Figure 2: Temperature field of the fluid part and the two solid bodies. Additionally, some streaklines are plotted.



4.2 Comparison Experiment/Simulation

Figure 3 shows the comparison of measured and calculated data as a function of the z-coordinate for a channel, which lies between the center and the surface of the monolith. The calculated data of the gas phase was extracted from an axis, which is positioned in the center of the catalytic channel.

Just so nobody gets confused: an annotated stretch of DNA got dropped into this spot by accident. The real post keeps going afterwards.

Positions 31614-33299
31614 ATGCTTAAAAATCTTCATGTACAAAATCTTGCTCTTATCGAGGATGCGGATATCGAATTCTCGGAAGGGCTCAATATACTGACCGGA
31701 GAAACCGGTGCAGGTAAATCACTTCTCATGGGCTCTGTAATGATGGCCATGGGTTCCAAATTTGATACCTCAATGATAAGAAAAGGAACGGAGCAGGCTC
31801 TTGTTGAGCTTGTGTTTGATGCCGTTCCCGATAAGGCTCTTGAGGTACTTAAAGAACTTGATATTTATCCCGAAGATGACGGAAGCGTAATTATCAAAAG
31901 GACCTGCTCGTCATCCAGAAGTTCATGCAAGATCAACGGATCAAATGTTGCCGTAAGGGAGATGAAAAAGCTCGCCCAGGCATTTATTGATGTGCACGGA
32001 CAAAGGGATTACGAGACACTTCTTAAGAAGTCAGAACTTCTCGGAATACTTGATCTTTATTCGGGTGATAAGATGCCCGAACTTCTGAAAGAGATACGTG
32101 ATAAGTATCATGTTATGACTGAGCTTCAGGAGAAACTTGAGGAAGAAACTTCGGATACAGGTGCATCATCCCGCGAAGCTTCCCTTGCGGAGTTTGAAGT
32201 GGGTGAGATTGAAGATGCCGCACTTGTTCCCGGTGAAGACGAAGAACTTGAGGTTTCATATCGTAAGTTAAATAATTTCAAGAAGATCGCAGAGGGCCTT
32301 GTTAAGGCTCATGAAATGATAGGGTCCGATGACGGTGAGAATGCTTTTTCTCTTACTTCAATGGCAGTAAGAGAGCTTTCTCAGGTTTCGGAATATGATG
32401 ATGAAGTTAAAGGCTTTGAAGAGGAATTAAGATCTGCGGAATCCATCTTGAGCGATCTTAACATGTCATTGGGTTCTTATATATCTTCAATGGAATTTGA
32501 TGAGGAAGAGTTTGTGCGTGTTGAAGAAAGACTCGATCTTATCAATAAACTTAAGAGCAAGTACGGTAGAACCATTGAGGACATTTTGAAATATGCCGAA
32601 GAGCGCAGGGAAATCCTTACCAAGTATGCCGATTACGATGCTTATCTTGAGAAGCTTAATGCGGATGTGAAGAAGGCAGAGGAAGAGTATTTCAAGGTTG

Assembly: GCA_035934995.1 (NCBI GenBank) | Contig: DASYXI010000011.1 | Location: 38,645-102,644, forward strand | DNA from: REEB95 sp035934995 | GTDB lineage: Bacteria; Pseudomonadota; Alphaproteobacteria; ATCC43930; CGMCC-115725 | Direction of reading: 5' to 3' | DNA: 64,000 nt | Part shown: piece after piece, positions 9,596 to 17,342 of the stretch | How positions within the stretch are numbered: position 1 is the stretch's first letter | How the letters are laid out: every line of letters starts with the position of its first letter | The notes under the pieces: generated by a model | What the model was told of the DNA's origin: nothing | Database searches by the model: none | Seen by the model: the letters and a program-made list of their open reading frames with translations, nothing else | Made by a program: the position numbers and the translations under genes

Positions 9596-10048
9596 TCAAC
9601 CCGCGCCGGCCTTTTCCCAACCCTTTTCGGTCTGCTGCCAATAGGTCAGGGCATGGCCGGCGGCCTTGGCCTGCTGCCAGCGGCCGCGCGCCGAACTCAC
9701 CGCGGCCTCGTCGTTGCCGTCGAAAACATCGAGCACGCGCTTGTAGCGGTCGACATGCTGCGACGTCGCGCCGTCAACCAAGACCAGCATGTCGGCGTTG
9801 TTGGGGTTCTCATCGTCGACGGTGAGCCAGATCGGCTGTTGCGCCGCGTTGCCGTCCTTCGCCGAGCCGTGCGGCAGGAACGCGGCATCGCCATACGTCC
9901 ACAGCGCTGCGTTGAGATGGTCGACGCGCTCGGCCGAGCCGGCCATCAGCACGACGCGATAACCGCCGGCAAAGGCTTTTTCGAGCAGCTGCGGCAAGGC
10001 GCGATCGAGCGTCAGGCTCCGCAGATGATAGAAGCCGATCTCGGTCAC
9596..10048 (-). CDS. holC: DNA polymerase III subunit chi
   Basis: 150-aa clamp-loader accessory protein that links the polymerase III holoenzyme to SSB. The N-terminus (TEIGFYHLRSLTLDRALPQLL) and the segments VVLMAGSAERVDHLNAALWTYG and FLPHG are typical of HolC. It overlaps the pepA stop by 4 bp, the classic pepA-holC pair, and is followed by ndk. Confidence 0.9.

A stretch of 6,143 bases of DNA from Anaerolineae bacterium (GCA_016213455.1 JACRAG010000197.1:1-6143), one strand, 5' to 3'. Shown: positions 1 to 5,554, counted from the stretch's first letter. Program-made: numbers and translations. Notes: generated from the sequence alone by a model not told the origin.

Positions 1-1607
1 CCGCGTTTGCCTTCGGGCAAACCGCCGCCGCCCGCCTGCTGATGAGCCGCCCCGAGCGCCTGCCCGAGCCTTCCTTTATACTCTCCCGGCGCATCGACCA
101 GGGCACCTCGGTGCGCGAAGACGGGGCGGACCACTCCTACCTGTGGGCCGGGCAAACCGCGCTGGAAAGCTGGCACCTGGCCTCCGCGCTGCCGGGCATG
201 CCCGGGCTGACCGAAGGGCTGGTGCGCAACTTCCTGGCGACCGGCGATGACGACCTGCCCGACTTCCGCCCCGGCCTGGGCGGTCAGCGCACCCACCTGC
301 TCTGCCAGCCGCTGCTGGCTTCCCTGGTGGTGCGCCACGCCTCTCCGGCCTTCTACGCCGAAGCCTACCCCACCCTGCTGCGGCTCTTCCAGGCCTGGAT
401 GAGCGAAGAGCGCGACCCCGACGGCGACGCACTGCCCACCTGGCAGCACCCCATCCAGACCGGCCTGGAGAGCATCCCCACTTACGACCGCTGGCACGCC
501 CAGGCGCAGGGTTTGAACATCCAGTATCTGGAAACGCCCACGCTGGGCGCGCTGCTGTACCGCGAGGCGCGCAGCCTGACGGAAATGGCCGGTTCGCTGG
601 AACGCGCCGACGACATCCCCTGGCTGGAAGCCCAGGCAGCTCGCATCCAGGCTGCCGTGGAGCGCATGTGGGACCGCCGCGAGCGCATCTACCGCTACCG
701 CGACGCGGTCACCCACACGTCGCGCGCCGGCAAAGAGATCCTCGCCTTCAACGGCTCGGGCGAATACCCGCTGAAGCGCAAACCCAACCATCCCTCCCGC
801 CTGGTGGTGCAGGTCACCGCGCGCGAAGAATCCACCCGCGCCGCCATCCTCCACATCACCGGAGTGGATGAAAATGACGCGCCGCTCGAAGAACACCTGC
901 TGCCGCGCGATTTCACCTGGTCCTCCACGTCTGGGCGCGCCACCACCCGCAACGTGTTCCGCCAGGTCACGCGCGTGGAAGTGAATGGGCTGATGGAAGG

The calculated temperature of the wall inside the channel shows a good agreement with the measurement (Figure 3, upper picture). From this we can conclude, that the heat transfer inside the solid and between gas phase and wall is captured well. However, the comparison of the temperature of the gas phase shows some differences (Figure 3, lower picture). With the chosen wall temperatures at the front and back face of the FHS (TFHS,front and TFHS,back) the measured and calculated temperatures of the gas phase agree satisfactorily inside the channel of the FHS. The increase of the gas temperature in the gap between FHS and catalyst takes place earlier with respect to the z-direction for the measured data. The calculated temperature firstly remains constant and increases not before 1.5 mm upstream of the catalyst. Over the first 3 mm inside the catalyst-coated channel, the calculated temperature is higher than in the experiment. In this region the chemical process is dominated by exothermic reactions, however endothermic reforming reactions occur simultaneously. In the following section the temperature decreases, as the chemical process is dominated by endothermic reactions. The solid walls of the catalyst serve as a heat distributor, in which the heat is transported away from the front part of the catalyst in axial direction. Farther downstream the calculated and measured gas phase temperatures are nearly the same and coincide with the wall temperature. Generally, the measured temperature shows smaller gradients in the z-direction than the calculated temperature. It cannot be ruled out that an axial smearing of the temperature profile occurs due to the measuring technique. For the measurement, the thermocouple is placed inside a glass capillary to prevent contact of the temperature probe with the reactive wall. Apparently, this leads to an axial distribution of heat in the gas phase. The profiles of the measured molar concentrations and the results of the calculations point out, that the impact of molecular diffusion effects upstream of the front side of the catalyst is restricted to a small region of about 2 mm. As the Lewis number is around one, the same holds for the conduction of heat.